Best Known For
Dolley Madison is best known as the wife of United States President James Madison, who served from 1809 to 1817.
Dolley Madison - Mini Bio (3:04)
James Madison - War of 1812 (2:21)
Learn how first lady Dolley Madison saved one of America's first national treasures.
Dolley Madison's greatest legacy is establishing the idea that a First Lady should serve as the mother of a nation. She served as hostess of the White House by hosting social functions and establishing the chief role of the First Lady.
In 1812, James Madison became the first U.S. president to ask Congress to declare war. Find out why he wanted to wage war against Britain and how his constituents felt about it.
At just 5'4", James Madison was hardly a commanding presence, but that didn't stop him from shaping American history.
Think you know about Biography?
Answer questions and see how you rank against other players.Play Now
The Madisons, including Dolley’s son Payne, moved to Washington, along with their domestic slaves from Montpelier.
Dolley Madison made her presence felt in Washington. Since Thomas Jefferson was a widower, he frequently called on the smart and vivacious Dolley to serve as his first lady at official functions. Dolley also contributed to the development and decoration of the White House—the first official presidential residence in the new United States.
In 1808, the Democratic-Republican caucus nominated James Madison to succeed Jefferson. He won two terms in office, serving from 1809 to 1817. Dolley’s weekly gatherings contributed to her husband’s popularity as president and provided a social setting for politicking.
A significant episode in the construction of Dolley’s persona occurred during the War of 1812. As the British army neared Washington in 1814, Dolley Madison ordered that White House staff save a portrait of George Washington from the flames. Dolley Madison fled the city, crossing the Potomac into Virginia. A few days later, she returned to the city, where she continued to host parties, maintaining the social vitality of the badly damaged capital.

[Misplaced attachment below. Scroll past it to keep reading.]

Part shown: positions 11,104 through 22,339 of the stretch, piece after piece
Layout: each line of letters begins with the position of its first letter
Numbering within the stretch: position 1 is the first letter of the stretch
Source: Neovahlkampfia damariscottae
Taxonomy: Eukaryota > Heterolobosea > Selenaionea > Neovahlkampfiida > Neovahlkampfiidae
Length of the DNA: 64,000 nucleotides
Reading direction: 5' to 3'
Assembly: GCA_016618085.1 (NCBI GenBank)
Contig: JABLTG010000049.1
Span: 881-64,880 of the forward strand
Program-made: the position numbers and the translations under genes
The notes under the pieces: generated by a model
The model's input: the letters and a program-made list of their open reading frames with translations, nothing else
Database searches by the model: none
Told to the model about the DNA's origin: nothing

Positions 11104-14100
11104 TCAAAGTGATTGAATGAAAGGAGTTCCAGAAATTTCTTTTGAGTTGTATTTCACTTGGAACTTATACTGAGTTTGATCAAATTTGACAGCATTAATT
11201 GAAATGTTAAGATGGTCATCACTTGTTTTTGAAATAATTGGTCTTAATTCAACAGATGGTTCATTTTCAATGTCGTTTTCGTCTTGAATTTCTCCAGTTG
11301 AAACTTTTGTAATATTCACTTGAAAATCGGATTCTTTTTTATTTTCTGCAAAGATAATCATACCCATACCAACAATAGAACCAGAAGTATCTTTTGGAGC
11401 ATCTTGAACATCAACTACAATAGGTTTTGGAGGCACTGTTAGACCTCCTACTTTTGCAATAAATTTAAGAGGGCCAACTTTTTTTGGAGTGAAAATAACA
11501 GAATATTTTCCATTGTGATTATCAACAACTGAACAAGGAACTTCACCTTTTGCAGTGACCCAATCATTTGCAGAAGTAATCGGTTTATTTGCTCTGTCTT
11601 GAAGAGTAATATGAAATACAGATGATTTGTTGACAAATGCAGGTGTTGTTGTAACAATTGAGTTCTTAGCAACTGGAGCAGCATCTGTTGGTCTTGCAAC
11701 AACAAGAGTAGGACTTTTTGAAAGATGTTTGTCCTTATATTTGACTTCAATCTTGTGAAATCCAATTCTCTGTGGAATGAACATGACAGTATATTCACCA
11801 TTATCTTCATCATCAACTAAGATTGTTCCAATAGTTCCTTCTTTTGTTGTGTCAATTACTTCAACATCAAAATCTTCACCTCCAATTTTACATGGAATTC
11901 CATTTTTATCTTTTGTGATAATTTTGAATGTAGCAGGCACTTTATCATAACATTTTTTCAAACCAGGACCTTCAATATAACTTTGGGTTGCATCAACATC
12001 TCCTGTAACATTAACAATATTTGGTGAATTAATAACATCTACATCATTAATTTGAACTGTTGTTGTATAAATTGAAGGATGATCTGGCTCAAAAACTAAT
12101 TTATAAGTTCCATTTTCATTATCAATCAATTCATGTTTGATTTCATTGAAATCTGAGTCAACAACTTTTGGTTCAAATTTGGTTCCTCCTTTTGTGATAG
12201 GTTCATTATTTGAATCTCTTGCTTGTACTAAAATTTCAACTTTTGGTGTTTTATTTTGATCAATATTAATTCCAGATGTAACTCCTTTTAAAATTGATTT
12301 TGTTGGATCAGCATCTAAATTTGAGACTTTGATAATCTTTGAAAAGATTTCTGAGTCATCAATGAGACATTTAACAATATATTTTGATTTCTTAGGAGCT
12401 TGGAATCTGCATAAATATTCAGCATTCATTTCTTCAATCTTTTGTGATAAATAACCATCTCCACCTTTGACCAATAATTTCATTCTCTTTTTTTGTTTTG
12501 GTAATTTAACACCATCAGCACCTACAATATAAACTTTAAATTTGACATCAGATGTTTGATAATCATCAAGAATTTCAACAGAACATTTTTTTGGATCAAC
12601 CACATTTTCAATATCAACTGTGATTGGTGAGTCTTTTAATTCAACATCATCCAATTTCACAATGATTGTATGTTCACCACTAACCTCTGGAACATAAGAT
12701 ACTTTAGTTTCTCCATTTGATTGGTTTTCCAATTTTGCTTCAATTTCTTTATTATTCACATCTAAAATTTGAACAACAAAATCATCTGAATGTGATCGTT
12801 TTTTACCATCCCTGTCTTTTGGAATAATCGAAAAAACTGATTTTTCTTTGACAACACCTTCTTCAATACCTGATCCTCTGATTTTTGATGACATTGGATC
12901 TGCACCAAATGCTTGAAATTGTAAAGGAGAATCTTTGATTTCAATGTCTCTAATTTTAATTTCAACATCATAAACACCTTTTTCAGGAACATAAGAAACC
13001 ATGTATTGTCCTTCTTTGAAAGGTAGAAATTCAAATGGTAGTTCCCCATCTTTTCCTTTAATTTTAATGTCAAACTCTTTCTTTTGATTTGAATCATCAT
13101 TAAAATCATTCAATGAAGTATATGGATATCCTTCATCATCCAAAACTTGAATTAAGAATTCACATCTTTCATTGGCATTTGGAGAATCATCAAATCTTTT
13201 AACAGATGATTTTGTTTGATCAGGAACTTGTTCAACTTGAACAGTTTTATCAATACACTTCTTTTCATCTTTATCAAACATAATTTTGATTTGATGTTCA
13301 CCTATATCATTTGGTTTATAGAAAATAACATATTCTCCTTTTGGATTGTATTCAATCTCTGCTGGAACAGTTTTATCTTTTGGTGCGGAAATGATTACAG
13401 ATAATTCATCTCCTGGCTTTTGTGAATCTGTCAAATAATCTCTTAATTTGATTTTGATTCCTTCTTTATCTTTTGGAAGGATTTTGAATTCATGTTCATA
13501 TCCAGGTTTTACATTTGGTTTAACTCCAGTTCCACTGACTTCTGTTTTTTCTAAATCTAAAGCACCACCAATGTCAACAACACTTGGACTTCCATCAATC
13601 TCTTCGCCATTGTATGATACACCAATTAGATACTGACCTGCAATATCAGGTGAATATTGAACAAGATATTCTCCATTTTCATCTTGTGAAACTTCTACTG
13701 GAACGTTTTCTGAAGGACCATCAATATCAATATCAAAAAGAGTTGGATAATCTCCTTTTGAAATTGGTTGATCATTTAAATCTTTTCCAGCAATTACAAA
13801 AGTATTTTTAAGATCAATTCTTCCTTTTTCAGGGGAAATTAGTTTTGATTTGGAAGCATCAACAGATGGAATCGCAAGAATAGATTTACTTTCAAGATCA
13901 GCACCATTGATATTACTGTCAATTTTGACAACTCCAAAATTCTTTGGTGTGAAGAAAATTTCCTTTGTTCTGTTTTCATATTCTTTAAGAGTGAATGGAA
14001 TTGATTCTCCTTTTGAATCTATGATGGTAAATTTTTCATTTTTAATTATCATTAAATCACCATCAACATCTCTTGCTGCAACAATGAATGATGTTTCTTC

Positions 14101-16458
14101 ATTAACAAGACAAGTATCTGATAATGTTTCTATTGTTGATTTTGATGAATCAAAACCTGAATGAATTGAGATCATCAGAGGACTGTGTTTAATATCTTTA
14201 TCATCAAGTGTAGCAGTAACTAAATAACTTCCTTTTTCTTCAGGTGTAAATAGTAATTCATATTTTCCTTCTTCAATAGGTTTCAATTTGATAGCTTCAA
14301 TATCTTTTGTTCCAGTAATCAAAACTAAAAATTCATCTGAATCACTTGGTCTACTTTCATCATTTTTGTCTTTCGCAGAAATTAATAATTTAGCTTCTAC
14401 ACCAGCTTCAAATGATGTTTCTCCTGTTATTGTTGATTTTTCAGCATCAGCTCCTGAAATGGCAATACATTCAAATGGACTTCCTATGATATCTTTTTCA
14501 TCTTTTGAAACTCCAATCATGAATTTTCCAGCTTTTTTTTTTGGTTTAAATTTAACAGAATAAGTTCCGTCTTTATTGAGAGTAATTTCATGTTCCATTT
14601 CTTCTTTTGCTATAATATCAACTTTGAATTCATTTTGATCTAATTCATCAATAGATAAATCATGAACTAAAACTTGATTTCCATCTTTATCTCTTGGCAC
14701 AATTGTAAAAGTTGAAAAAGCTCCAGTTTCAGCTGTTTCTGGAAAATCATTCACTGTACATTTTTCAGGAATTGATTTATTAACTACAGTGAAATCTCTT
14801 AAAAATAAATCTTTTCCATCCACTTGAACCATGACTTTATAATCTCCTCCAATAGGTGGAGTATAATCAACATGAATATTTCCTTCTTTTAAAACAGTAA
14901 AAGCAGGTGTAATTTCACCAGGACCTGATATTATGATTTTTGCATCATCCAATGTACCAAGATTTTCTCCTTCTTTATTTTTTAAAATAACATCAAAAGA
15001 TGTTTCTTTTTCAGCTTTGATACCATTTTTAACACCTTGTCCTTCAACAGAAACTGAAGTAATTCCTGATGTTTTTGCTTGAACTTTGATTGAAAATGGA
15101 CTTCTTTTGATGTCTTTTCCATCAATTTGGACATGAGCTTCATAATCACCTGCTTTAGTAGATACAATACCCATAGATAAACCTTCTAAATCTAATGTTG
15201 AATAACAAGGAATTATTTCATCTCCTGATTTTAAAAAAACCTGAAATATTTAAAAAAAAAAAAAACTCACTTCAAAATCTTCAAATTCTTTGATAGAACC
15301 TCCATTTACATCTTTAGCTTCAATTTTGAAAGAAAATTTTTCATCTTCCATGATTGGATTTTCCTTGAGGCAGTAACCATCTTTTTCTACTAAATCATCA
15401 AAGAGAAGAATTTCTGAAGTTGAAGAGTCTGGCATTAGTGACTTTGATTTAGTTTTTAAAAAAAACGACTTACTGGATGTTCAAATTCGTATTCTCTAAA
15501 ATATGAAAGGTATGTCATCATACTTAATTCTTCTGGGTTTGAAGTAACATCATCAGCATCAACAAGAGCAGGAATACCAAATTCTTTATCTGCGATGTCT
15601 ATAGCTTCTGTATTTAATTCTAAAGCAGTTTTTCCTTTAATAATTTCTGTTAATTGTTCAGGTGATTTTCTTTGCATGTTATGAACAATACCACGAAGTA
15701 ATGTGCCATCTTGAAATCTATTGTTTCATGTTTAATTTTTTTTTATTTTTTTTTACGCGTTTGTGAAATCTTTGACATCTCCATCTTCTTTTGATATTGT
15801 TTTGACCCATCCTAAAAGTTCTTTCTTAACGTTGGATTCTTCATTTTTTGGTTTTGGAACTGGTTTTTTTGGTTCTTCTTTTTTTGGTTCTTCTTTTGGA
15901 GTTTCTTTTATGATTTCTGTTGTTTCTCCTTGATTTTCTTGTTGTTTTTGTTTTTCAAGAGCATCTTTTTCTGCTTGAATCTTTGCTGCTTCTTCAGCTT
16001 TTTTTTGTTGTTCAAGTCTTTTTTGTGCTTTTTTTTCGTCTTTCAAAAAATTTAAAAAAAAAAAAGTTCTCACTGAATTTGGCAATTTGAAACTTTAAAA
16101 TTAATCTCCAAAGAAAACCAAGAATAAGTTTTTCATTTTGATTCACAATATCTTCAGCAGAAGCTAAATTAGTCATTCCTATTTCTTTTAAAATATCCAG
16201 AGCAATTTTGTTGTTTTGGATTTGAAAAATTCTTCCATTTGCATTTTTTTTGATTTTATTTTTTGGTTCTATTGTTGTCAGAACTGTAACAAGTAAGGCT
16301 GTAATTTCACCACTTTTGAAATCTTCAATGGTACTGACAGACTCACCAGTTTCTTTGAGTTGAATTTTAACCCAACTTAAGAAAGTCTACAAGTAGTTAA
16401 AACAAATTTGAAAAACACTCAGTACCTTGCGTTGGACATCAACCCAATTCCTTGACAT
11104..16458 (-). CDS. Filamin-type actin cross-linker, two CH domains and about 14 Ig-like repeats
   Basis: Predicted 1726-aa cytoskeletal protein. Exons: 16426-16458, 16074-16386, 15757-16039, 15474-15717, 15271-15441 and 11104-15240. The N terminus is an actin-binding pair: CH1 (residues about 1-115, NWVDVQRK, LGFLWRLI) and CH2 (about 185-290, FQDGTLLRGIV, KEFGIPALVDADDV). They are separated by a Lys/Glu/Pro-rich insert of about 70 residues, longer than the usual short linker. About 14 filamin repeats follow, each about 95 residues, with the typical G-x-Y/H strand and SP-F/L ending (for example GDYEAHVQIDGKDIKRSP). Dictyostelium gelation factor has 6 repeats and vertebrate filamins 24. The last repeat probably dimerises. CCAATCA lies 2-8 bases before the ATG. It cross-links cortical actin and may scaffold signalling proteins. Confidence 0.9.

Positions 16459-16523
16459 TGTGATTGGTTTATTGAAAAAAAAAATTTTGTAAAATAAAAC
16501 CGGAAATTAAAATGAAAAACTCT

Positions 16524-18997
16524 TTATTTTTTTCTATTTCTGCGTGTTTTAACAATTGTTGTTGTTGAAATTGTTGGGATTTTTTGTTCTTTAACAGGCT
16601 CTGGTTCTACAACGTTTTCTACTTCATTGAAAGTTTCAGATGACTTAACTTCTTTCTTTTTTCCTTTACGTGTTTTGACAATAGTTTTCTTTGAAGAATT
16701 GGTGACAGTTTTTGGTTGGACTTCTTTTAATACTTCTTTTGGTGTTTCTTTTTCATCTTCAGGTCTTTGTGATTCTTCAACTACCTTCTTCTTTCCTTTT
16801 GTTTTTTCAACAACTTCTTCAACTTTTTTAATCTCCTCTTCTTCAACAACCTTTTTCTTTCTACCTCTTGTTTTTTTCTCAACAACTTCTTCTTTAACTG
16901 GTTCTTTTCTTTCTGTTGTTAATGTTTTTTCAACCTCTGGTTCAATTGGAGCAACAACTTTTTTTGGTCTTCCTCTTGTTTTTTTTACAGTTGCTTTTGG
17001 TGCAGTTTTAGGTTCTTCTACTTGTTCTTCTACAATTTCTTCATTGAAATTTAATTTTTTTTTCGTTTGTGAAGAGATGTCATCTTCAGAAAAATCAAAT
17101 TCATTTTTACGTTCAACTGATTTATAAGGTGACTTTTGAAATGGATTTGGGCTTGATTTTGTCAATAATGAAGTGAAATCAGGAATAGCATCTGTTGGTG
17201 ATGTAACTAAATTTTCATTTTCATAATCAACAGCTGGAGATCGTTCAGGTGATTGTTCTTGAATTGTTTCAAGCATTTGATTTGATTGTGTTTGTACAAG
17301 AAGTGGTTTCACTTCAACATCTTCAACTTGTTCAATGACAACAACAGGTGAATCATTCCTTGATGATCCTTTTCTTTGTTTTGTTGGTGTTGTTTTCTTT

In 1817, James Madison retired from public life, and he and Dolley returned to the Montpelier plantation in Virginia. They remained in Virginia until James Madison’s death on June 28, 1836.
Dolley’s financial situation had been weakened by the exploits of her son, Payne Todd. In 1830, Todd went to debtors’ prison in Philadelphia. The Madisons sold land and mortgaged half of the Montpelier plantation to pay his debts.
After James Madison’s death, Dolley organized and copied her husband’s papers over the course of a year. Congress authorized $55,000 as payment for editing and publishing seven volumes of the Madison papers. Dolley’s son and her sister Anna stayed with her during this time.
In the fall of 1837, a year after her husband’s death, Dolley Madison returned to Washington, moving into a house on Lafayette Square. She left Todd in charge of Montpelier, but it quickly became apparent that his alcoholism rendered him unable to maintain the plantation properly. Dolley first attempted to sell the remainder of James Madison’s papers to help support her son. Unable to find a buyer, she sold Montpelier and its remaining slaves.
Dolley Madison died at her home in Washington in 1849. She was 81. Initially buried at the Congressional Cemetery, she was later was re-interred at Montpelier, where she lies next to her husband.
© 2013 A+E Networks. All rights reserved.
profile name: Dolley Madison profile occupation:
Sign in with Facebook to see how you and your friends are connected to famous icons.
Your Friends' Connections
Included In These Groups
The wives of U.S. presidents are often important American figures in their own right. Although they have no official responsibilities, first ladies are a highly visible part of U.S. government. The role of the first lady has evolved over the centuries, from hostess of the White House to advocates for public policy. Learn about the different causes first ladies like Eleanor Roosevelt, Betty Ford, Nancy Reagan, Hillary Clinton, and Michelle Obama have championed over the years, from literacy to addiction to health care reform.
U.S. First Ladies 45 people in this group
Famous Taureans 514 people in this group
Famous People Born in North Carolina 59 people in this group